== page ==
The opposite ended up happening for both races - Jedburgh was extremely hard work, a struggle throughout the entire race, and Loch Ness was a chilled steady run against a backdrop of beautiful weather and a sparkling loch. So I thought I'd compare and contrast the two little adventures:
PREP & PLANS
|The camping barn in Fort Augustus|
Loch Ness - A two week holiday ending with a night camping in a chilly Fort Augustus barn with rain battering the roof may not have been the best precurser to a happy race but I knew my recent hilly, weather-battered runs on Mull would be good prep. Plus having having run Loch Ness as my first marathon in 2009, I had a good feel for what to expect, and the forecast was looking good for Sunday. My main plan was just to take it easy, run steady and finish under 4 hours feeling comfortable and with no achilles pain.
Jedburgh - Similarly, I hoped running Loch Ness at the end of September followed by a few weekends of tough, hilly Pentland runs afterwards would serve as a good base endurance for Jedburgh. Having not trained on the route at all it was hard to know what to expect but I had a good look at the route online and through John Kynaston's recce vid - leaving no excuse for what happened during the race! To suss out a time goal, I compared it with the Speyside Way ultra which also had a fair few ups and downs and was just a few miles shorter at 35 miles, and give myself a 7 hour aim.
Loch Ness - a shaky start, as the crowds of runners streaming out of the 37 buses made for a frustrating queue to the start line, and with 10 minutes to the start, the portaloos were a complete no go. Julie and I lost each other and I worried she wouldn't have made it to the start on time and would be beginning the run under stress. I started in the 3.30 group which quickly turned into a bottleneck and it took a few minutes to get going, past the pair of pipers who set us off. I'll spare you the mile by mile monotony but after a quick loo stop at mile 3 I got into the stride and was feeling good, with plenty of energy and enthusiasm for the run - the sunshine streaming down on the loch helped. I have no excuse having run the race before but was surprised again by the number of undulations from early on that didnt seem to show up in the route profile. After the long hill at mile18, I was feeling pressure down my right hamstring and the old glute pain had returned. It didn't worsen though, so I ticked the miles off slowly until the memorable run into Inverness and over the bridge to the seemingly endless strip on the other side to finish in Bught Park.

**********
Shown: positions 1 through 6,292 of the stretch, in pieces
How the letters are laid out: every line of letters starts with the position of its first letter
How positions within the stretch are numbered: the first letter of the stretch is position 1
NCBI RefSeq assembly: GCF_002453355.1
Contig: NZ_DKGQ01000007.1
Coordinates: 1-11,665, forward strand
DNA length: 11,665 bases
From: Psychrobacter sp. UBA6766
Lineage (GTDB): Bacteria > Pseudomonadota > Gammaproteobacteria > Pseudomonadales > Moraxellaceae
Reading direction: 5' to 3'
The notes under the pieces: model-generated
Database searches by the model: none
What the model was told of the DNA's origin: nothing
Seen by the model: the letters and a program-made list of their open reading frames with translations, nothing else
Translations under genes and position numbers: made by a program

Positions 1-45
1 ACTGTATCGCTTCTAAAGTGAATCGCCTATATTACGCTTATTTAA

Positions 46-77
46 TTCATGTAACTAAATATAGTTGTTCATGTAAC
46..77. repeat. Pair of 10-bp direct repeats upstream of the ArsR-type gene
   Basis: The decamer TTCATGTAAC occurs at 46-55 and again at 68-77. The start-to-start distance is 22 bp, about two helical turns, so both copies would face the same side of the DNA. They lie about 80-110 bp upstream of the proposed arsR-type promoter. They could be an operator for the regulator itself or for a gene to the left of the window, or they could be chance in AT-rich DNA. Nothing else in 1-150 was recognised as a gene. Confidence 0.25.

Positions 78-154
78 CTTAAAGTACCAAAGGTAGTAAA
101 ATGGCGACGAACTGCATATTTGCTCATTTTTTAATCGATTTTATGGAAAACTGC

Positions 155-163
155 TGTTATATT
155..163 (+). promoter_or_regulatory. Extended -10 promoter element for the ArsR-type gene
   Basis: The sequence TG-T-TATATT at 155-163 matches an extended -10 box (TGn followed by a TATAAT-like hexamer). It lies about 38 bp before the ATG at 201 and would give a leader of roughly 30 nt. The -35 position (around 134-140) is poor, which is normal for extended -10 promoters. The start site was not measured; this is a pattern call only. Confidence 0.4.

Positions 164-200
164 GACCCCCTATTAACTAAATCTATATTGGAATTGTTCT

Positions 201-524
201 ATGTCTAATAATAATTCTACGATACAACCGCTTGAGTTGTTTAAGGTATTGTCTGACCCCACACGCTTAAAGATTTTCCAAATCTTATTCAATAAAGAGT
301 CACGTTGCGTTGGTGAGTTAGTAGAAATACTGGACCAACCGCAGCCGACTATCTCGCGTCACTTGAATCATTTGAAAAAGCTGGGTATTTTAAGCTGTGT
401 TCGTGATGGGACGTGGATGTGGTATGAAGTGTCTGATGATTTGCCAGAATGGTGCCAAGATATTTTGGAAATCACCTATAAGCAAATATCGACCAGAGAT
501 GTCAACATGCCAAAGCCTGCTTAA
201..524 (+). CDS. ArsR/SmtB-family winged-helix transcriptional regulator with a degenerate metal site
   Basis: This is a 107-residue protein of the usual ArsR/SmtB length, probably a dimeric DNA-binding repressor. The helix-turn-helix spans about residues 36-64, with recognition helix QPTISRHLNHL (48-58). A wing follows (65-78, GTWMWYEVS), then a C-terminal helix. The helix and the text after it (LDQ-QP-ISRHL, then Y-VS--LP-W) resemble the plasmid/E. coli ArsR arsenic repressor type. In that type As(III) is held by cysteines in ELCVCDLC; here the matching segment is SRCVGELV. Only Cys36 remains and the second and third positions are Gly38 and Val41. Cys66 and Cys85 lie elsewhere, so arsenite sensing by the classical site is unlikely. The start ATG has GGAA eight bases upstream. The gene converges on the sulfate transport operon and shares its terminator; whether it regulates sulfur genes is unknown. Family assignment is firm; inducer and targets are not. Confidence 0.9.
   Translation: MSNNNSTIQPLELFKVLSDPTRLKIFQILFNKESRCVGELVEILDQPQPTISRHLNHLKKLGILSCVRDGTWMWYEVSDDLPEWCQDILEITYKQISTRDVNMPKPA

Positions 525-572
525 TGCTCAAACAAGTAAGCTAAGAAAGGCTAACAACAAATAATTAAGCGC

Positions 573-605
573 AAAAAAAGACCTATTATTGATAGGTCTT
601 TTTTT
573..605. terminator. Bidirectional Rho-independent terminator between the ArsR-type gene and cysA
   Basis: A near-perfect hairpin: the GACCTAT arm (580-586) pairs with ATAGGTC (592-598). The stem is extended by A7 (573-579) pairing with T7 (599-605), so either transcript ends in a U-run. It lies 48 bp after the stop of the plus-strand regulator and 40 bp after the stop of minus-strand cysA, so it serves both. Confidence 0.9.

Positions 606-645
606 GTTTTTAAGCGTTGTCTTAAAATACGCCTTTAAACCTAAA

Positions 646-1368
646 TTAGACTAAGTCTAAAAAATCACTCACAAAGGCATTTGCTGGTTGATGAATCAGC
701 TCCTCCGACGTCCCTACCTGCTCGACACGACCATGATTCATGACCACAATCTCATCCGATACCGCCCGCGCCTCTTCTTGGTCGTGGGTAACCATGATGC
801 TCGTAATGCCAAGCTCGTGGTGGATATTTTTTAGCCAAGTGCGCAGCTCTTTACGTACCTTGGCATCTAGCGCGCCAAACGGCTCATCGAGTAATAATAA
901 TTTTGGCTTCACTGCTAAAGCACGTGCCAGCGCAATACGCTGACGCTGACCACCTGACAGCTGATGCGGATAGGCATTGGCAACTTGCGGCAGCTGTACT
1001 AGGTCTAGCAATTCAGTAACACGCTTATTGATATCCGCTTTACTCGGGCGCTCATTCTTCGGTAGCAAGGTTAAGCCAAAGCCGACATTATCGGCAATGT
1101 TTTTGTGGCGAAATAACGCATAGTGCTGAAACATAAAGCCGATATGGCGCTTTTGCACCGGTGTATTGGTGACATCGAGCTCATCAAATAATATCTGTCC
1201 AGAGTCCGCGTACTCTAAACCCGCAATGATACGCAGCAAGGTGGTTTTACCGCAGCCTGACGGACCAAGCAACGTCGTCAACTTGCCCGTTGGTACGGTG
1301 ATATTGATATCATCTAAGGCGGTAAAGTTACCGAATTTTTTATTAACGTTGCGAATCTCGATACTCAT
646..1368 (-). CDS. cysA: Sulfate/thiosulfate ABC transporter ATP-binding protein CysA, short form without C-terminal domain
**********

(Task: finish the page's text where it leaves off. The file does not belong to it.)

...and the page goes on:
|Karl Zeiner & I: pearly white before mudfest|
I ran alone again for a few miles afterwards, and took a good body slam into the mud on the track through the forest after the third peak. I was covered in mud with a few bloody scrapes which made for an interesting marble effect on the legs. I think I even shouted 'Right, that's it, I'm done!' at the trees before breaking into a run again to channel the mud anger into something useful.
|From the Eildons|
KIT & FUEL
My trusty OMM waist pack toughed it out with me throughout Jedburgh, and survived well despite being slammed into the mud. Its super light but spacious - one of my favourite pieces of kit at the moment. I cant say the same for the Under Armour top - yes, in white - which was also thrown into mud and attacked by brambles and is still lying sadly in the washing basket. And never again will I be wearing road shoes in conditions like that....especially not when I have 4 decent pairs of trails at home! What was I thinking? Fuel-wise the race was uneventful - I ate regularly without problems - homemade chia/cranberry flapjacks, banana, coke, gels - and drank mainly electrolytes - flavoured by mud post-fall.
Loch Ness was also uneventful fuel/kit-wise, but it was a dream to run light with a pocket full of gels and a handheld bottle. The race being sponsored by Clif, I just picked up additional gels along the route, although I wasnt impressed when I managed to grab the strongest caffeine variety going pretty early on - not a good plan.
RESULTS & RECOVERY
|Julie and I pre-Loch Ness|
Loch Ness - I finished feeling good despite the glute pain and seizing up which was to come during the car journey home. At 3.42 I was a minute under my previous Loch Ness time and largely happy with the way it unfolded. Guy Van Herp sorted me out after in physio by cracking my sacroiliac joint in my hip back into place, which he said had been jammed and would have been affecting my hamstring. Julie ran a real beauty of a race for her first marathon coming in at just minutes over 4 hours and raising over £600 for the Scoliosis Society in the process. Well done to that girl.
Jedburgh - after all the issues I was elated to cross the line at all, and even more so to come in at 7.16 as third lady, behind Sharon in second (7.04) and Izzy Knox in first (6.46). The organisers made us laugh as they whipped us immediately on to the podium wanting to get the prizegiving done, despite me being absolutely caked in mud. The race directors and marshalls really were amazing throughout and kept us going with so much encouragement. Well done to them all, and everyone else who ran and supported.
On Saturday I'm running Glen Ogle 33, which will be the first time I've run two ultras on consecutive weeks - not intentional but Glen Ogle gave me a place from the waiting list after I'd signed up to Jedburgh. Hopefully a good way to end the season until January when JOGLE training in earnest will begin - bring it on!